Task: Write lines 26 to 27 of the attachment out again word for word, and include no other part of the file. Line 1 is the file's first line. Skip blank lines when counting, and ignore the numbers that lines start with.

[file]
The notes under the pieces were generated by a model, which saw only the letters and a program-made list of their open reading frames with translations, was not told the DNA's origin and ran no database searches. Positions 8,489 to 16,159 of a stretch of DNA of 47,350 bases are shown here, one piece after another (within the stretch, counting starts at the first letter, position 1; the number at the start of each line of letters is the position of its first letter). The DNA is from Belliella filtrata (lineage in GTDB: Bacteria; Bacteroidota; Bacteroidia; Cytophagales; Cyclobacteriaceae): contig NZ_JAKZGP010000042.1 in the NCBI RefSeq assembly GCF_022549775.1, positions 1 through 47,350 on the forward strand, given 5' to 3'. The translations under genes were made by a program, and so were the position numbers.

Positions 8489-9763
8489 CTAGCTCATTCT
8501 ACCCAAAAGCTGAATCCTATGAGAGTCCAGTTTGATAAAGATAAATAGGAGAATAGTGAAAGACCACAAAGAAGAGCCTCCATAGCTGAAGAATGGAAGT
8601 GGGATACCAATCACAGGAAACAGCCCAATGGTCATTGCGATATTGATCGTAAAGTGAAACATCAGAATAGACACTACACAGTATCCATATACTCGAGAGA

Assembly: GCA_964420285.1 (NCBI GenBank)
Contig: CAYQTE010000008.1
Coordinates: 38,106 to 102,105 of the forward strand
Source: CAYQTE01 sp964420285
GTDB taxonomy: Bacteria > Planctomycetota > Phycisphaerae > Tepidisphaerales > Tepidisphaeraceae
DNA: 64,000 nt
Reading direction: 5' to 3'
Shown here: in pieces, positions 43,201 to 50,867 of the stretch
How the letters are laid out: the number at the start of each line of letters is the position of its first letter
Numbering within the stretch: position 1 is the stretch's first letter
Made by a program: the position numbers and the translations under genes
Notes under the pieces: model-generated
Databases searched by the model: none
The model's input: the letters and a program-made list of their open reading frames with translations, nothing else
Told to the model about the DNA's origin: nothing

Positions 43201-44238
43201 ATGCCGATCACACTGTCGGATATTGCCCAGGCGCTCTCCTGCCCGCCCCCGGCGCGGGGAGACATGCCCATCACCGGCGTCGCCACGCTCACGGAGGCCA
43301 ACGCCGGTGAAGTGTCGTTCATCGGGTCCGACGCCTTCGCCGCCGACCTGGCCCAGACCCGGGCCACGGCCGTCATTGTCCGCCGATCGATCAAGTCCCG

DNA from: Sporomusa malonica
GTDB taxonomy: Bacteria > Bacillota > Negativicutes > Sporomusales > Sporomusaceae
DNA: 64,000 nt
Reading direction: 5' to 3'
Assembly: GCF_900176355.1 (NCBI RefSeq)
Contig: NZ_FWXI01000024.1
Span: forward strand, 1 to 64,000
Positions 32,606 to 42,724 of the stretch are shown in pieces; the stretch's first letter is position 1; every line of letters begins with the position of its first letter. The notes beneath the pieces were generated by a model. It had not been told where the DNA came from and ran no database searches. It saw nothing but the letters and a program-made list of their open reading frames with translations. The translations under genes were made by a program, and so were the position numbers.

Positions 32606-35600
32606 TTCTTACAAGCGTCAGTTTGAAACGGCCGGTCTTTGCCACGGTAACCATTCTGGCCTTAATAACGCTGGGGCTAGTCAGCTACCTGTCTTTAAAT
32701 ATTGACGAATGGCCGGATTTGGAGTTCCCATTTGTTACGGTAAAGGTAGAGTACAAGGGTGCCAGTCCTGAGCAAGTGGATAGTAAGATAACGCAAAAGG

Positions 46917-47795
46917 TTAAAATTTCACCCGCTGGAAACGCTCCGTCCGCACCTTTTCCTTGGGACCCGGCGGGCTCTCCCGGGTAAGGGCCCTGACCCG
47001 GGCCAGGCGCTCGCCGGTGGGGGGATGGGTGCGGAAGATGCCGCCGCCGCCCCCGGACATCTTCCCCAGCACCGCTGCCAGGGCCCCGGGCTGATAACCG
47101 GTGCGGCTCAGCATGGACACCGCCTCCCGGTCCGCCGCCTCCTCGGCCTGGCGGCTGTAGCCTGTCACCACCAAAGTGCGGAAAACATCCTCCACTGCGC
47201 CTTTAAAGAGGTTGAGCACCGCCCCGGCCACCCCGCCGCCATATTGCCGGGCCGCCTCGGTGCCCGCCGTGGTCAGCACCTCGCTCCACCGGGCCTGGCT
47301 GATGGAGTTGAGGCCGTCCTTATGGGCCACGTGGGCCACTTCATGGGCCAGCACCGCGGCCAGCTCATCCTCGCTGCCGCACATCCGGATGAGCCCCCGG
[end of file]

DNA: 64,000 nt
Reading direction: 5' to 3'